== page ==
Study of fielding in one day cricket internationals
UC project to study importance of fielding in one day cricket internationals
September 4, 2012
A University of Canterbury research project will later this year study the benefits of fielding in one day international cricket (ODI) matches.
UC senior lecturer Seamus Hogan, who is heading the research, has previously supervised an honours research looking at the value of using a night watchman in test cricket and a PhD thesis by Scott Brooker analysing team strategy in ODI cricket.
"The initial focus on ODI cricket was partly because of the relative importance of that format in the New Zealand team’s playing schedule, but also because the nature of the format lends itself more readily to an economic analysis.
"In ODI cricket, the batting team has two scarce and declining reservoirs of resources—wickets remaining and balls remaining. The relative scarcity of those two reservoirs affects the optimal degree of risk that batsmen should take and the extent to which the bowling team should adopt an aggressive or defensive approach."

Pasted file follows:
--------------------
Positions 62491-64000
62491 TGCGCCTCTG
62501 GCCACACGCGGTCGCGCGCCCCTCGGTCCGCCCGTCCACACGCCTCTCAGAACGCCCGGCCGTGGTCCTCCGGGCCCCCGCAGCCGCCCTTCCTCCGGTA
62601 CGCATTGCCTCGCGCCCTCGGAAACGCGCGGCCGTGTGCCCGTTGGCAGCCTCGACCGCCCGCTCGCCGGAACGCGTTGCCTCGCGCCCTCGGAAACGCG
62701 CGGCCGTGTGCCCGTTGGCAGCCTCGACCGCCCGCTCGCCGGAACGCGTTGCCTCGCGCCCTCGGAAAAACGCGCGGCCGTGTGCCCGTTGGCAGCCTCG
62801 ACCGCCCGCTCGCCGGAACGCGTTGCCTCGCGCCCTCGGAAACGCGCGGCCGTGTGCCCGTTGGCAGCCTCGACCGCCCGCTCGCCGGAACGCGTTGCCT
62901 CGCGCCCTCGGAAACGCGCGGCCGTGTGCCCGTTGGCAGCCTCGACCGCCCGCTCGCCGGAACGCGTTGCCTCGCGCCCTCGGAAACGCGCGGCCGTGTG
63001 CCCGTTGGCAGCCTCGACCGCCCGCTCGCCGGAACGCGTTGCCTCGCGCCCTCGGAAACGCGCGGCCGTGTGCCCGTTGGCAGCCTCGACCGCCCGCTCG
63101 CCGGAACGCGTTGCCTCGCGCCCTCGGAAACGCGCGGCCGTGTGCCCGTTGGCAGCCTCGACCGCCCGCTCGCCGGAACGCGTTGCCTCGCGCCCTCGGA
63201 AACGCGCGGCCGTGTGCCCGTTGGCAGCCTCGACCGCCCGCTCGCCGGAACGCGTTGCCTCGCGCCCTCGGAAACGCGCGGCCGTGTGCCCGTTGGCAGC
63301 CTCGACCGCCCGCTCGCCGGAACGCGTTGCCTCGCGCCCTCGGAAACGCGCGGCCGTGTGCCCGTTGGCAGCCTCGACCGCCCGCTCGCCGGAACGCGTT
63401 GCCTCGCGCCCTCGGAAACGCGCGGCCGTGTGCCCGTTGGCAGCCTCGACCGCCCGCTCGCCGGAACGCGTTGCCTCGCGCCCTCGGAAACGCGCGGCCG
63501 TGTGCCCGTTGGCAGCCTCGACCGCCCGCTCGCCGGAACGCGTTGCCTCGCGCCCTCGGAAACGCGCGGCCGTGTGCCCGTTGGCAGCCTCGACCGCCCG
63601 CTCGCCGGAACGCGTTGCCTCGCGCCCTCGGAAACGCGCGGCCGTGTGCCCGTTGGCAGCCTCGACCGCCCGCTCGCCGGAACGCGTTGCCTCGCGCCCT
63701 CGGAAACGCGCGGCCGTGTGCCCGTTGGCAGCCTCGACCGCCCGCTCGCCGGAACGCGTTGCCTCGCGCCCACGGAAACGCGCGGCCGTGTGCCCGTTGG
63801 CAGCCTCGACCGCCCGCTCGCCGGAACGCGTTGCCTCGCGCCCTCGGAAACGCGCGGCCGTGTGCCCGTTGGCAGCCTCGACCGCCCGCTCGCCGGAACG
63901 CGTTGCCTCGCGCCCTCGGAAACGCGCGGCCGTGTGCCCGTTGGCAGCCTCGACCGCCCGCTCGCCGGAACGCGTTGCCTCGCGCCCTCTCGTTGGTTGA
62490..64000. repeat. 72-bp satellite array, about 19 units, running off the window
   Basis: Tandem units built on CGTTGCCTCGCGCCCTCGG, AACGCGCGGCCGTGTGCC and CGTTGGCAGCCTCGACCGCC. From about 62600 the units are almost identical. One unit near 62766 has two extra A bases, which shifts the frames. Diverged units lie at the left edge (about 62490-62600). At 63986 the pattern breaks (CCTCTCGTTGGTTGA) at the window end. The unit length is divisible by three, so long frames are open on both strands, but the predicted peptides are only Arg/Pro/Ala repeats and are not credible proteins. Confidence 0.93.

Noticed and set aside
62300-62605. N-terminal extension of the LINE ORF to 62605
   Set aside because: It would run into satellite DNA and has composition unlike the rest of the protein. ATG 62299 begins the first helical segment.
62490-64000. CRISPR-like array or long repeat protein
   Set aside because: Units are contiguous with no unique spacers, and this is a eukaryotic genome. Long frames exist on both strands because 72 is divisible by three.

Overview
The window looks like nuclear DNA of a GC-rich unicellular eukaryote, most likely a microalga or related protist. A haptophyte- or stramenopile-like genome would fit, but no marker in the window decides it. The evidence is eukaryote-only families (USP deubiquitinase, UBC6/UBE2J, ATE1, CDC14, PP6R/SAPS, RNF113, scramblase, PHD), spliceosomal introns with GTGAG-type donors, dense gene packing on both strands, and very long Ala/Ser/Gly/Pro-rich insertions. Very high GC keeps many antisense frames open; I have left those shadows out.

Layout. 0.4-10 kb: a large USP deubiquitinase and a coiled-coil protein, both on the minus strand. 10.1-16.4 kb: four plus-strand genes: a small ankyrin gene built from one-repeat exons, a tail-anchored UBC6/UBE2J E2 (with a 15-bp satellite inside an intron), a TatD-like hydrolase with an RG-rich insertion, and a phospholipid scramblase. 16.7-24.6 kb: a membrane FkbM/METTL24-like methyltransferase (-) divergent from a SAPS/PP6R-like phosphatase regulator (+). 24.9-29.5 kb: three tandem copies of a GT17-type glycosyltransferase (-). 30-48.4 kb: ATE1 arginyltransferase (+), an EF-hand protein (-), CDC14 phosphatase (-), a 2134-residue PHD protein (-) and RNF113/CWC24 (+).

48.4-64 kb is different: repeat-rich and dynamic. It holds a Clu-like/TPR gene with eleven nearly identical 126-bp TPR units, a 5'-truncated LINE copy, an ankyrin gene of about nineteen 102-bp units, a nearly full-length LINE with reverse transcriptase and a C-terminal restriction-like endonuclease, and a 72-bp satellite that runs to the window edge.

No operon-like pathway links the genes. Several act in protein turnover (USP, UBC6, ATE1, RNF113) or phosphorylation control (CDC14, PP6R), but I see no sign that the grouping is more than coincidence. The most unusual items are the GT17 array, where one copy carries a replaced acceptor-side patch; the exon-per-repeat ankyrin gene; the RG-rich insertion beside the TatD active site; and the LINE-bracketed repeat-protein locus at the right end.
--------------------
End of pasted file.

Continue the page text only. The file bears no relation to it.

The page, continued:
The research had the potential to help teams; both in informing team selection and also in helping players make better strategic decisions regarding the appropriate amount of risk.
Dr Hogan said the aim of the summer scholarship project, which had support from New Zealand Cricket, was to build on Brooker's work. It will look to quantify the importance of fielding in ODI cricket. It was well recognised that traditional performance measures of batting averages and strike rates and bowling averages and economy rates provided poor information about the value of a player to a team.
"Those statistics do not take into account the context of the game and the playing conditions and the time the performances were lodged.
"In contrast, however, the contribution of a player’s fielding to a team’s performance has never been measured, even poorly, as, unlike batting and bowling, fielding is not quantified in the historical record of games. Although the importance of good fielding has long been recognised, as seen in expressions like “catches win matches”, the lack of measurement has possibly led to fielding being undervalued in team selection," Hogan said.
A first stage of the research will be to create a database of fielding outcomes, using archived commentary from the cricinfo website. The project will concentrate on the contribution of fielding to dismissals through catches, stumpings and run-outs.
He said they hoped to establish the relative importance of fielding compared to batting or bowling in a team performance.